Fat children do not want to be overweight. There is no in-built desire amongst youngsters to pig-out, to quaff gallons of calorie-laden fizzy pop or to sit around doing diddly-squat. If anything, children have a natural instinct to be active and to be so interested in their surroundings that they forget to eat.
There are several theories as to why there is a growing “obesity crisis” amongst children and the popular press is fond of blaming the Internet and social media in particular for encouraging children to be inactive, sitting facing their computers all day long. That might help make a snazzy headline, but the reality is that children get fat because their parents give them too much food.
Obese children do want to lose weight. Their problem is they hang out with other fat youngsters and thereby adopt the wrong behaviours in order to trim those inches. However, several studies have shown that online social media are highly effective in helping children lose the extra pounds. Now, the American Heart Association is calling for medics to use social media much more widely in helping children fight the flab.
If you look at the reasons behind this suggestion you can also see why many businesses are not doing well with social media. For a start, the impact of social media on childhood obesity only seems to work if it is integrated with everything else. Social networks have a real impact on a child’s health if what happens online is connected with what they do in the real world. Many businesses appear to have two realities – their real world one and then another virtual existence where they Tweet stuff or add items on Facebook without any integration with what they do in the rest of their business.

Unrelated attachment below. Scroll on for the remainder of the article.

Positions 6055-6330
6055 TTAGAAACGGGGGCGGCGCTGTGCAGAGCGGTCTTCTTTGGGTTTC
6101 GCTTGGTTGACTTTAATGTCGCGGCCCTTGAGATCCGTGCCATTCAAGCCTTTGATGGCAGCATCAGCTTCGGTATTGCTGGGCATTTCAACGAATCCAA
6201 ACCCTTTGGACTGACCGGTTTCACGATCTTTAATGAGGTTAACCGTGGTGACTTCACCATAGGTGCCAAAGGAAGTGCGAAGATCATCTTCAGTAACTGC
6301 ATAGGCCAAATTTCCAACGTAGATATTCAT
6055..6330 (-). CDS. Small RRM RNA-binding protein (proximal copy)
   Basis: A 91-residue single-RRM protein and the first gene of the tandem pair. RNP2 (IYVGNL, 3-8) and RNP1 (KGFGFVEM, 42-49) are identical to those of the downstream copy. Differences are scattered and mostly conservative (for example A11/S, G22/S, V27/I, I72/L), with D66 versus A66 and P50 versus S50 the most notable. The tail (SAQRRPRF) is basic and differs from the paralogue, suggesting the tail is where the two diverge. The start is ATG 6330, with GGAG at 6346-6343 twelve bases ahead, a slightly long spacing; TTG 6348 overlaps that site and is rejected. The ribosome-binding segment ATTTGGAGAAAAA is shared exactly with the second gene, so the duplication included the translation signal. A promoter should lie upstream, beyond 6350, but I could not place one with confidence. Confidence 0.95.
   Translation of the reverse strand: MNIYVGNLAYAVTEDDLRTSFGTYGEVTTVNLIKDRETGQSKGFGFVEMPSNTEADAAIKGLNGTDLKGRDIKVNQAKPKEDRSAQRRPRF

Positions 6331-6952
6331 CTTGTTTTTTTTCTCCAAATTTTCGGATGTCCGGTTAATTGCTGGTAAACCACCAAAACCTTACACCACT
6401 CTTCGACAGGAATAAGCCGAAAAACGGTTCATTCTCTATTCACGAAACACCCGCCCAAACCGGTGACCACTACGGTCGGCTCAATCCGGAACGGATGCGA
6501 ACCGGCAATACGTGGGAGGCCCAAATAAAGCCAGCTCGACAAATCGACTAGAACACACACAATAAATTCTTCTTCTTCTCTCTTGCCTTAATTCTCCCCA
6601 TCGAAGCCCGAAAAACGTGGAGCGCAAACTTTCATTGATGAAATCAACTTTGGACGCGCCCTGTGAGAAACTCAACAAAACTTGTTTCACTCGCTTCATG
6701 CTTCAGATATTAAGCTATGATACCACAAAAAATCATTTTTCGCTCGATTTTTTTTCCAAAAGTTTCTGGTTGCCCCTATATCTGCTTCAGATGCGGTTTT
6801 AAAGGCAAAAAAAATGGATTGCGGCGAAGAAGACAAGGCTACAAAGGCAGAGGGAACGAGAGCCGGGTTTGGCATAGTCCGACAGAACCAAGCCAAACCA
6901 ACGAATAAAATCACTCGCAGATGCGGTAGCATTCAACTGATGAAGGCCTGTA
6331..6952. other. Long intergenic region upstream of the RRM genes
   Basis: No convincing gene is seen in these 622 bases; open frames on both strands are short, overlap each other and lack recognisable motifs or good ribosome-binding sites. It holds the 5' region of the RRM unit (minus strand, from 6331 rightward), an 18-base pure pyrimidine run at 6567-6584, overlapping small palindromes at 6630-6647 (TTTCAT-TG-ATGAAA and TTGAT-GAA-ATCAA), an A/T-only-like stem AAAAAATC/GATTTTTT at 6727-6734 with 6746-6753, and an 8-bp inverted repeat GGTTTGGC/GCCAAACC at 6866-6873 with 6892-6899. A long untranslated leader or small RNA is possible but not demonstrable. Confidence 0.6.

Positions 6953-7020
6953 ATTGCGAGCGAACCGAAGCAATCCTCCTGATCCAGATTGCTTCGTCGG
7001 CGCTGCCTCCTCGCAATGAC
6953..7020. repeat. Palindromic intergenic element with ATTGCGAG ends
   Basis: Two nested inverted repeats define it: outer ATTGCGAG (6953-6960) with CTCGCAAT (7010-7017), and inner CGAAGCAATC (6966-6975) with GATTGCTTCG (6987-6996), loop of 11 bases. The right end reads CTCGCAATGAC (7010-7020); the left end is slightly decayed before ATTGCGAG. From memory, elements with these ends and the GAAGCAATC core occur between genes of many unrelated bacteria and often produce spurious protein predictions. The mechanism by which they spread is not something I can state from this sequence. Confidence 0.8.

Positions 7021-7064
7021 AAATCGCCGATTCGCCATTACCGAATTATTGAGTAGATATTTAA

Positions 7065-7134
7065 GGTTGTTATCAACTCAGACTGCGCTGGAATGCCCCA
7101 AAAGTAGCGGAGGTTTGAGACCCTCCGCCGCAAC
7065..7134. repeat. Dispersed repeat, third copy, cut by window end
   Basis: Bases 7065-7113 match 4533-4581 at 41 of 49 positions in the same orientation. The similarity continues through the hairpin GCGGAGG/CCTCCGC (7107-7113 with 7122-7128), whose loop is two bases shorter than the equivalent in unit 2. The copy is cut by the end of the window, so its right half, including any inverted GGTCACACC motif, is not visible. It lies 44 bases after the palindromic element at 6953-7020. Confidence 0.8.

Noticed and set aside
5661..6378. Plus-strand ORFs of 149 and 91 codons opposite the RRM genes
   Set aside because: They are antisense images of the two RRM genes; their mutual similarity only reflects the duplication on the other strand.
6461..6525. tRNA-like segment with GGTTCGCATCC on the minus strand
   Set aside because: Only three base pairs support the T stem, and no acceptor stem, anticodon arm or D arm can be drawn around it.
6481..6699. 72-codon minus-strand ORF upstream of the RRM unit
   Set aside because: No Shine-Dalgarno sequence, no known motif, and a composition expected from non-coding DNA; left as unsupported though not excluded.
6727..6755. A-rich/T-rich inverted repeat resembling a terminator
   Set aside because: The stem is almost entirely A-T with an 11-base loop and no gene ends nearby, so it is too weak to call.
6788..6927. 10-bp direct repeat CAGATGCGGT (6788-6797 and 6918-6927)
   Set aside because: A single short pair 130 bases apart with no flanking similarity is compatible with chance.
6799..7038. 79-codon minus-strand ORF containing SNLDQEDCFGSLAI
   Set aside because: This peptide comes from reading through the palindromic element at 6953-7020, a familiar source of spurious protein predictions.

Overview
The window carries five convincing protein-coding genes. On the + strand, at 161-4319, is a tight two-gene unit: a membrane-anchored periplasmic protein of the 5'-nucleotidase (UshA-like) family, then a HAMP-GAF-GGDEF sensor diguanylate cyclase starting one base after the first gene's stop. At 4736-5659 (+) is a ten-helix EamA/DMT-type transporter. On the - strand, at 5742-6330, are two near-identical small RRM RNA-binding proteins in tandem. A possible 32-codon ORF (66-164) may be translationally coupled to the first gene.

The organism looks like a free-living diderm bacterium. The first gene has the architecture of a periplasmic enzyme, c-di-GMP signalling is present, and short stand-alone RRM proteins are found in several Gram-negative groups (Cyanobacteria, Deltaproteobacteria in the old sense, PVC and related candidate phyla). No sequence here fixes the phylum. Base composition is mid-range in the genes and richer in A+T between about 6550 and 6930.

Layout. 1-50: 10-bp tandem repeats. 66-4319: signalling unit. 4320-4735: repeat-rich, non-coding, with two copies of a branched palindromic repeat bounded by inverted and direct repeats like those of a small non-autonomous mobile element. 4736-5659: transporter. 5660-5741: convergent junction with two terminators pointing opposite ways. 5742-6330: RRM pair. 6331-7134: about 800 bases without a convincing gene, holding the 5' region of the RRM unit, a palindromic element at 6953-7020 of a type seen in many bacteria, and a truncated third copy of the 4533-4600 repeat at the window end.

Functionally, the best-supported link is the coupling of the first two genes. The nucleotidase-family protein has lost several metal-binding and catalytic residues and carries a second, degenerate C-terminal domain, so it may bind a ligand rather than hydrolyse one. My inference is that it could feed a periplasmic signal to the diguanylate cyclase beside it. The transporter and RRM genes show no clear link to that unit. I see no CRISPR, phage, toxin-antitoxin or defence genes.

The research on fat children also shows that social media only really has an impact when the people leading the weight reduction programmes really understand the Internet and the way social networks actually function. Yet you can pop into many business premises, find them using social media with no real idea about how the various networks actually function.
The American Heart Association suggestion for obese children could easily be turned into a call for business leaders to make changes which will have an impact on their business. They could integrate social media with their day-to-day business activities much more closely – and they could learn more about social media and the Internet itself.
That approach works for medical professionals helping fat youngsters and it could also work for businesses too; indeed, guess what, there is plenty of data which shows that companies that have learned more about social media and integrate it into their entire business are the ones doing well, in spite of the recession.